A recent study characterized the bleeding disorders present in women and girls with records in the American Thrombosis and Hemostasis Network dataset (ATHNdataset), and the researchers found that the majority of women and girls in the dataset had been diagnosed with von Willebrand disease (VWD). The study results were published in the Journal of Women’s Health.
“There are increasing numbers of women and girls diagnosed with bleeding disorders due to improved recognition of symptoms, and sex-specific surveillance is critical to understanding impact and improving care,” wrote the researchers.
The study was a retrospective cohort analysis of epidemiologic patterns for female patients with congenital bleeding disorders who had records in the ATHNdataset. There were records for 8820 female patients with congenital bleeding disorders. The median age of included participants was 21 years, and median age at diagnosis was 12 years.
VWD or low von Willebrand factor constituted 62.9% of bleeding disorder diagnoses within this study cohort, and type 1 VWD represented 81% of VWD cases. Qualitative platelet disorder was diagnosed in 17.4% of patients, and 8.7% of patients had a diagnosis of a rare bleeding disorder. Factor VIII deficiency and factor IX deficiency were diagnosed in 8.1% and 3.0% of patients, respectively.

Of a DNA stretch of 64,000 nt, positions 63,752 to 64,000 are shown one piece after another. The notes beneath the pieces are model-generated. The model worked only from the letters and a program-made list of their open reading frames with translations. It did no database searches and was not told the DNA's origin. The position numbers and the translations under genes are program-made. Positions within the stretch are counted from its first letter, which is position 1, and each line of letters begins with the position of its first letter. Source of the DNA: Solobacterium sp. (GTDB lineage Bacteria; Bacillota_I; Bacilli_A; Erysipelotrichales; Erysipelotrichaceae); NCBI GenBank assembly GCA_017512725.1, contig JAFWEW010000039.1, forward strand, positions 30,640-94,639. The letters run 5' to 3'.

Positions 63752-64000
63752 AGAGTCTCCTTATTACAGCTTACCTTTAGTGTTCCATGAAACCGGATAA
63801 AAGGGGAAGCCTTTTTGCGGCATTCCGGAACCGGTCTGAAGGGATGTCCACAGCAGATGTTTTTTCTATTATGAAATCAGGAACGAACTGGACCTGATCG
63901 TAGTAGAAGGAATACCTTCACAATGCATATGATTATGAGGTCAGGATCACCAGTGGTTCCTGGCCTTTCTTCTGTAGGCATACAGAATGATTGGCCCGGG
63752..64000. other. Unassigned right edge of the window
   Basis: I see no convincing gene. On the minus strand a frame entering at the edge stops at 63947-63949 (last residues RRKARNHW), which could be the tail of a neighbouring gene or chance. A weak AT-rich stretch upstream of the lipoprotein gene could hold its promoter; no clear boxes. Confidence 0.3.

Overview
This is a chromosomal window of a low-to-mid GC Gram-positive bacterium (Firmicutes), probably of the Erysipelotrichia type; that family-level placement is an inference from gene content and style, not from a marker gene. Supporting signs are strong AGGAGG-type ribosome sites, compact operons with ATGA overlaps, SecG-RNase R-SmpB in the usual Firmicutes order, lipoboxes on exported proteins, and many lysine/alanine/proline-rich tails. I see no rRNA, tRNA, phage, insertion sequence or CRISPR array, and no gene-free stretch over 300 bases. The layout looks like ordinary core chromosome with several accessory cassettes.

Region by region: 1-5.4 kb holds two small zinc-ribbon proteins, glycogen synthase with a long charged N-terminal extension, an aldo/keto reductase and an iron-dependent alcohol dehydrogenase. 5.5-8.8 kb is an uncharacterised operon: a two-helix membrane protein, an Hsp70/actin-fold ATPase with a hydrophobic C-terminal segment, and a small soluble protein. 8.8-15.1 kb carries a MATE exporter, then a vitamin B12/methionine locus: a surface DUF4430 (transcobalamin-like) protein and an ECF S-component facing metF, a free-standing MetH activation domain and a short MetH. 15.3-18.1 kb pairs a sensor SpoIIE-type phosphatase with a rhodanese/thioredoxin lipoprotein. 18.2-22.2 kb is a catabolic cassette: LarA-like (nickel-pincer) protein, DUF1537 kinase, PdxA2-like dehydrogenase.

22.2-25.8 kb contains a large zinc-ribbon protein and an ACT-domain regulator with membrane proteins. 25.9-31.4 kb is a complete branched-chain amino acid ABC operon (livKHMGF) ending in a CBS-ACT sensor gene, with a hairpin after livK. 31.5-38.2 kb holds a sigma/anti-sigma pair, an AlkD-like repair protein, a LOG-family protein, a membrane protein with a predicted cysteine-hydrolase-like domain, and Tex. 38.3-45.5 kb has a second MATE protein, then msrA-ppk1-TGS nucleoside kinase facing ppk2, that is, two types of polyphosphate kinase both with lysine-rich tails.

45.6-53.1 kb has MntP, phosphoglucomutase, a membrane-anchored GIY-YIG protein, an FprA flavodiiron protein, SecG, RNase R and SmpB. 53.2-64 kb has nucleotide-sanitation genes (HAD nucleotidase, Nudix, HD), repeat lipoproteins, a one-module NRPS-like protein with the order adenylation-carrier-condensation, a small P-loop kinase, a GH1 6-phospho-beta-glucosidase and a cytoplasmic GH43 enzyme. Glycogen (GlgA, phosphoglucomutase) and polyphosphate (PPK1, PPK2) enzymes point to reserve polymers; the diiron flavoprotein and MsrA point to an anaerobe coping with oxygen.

Among comorbidities reported in the dataset, 15.8% of patients who were 15 years or older had reproductive tract bleeding, which most commonly related to heavy menstrual bleeding. Joint bleeding was found in 8.6% of included patients, and large joint bleeding comprised 27.1% of these cases.
The researchers noted that the ATHNdataset can be used for both surveillance and research but also that the dataset may show underreporting of some female-specific conditions. They stressed the need for continually addressing the diagnostic and treatment needs of women and girls who have bleeding disorders.
1. Haley KM, Sidonio RF Jr, Abraham S, Cheng D, Recht M, Kulkarni R. A cross-sectional study of women and girls with congenital bleeding disorders: the American Thrombosis and Hemostasis Network cohort [published online January 6, 2020]. J Womens Health (Larchmt). doi:10.1089/jwh.2019.7930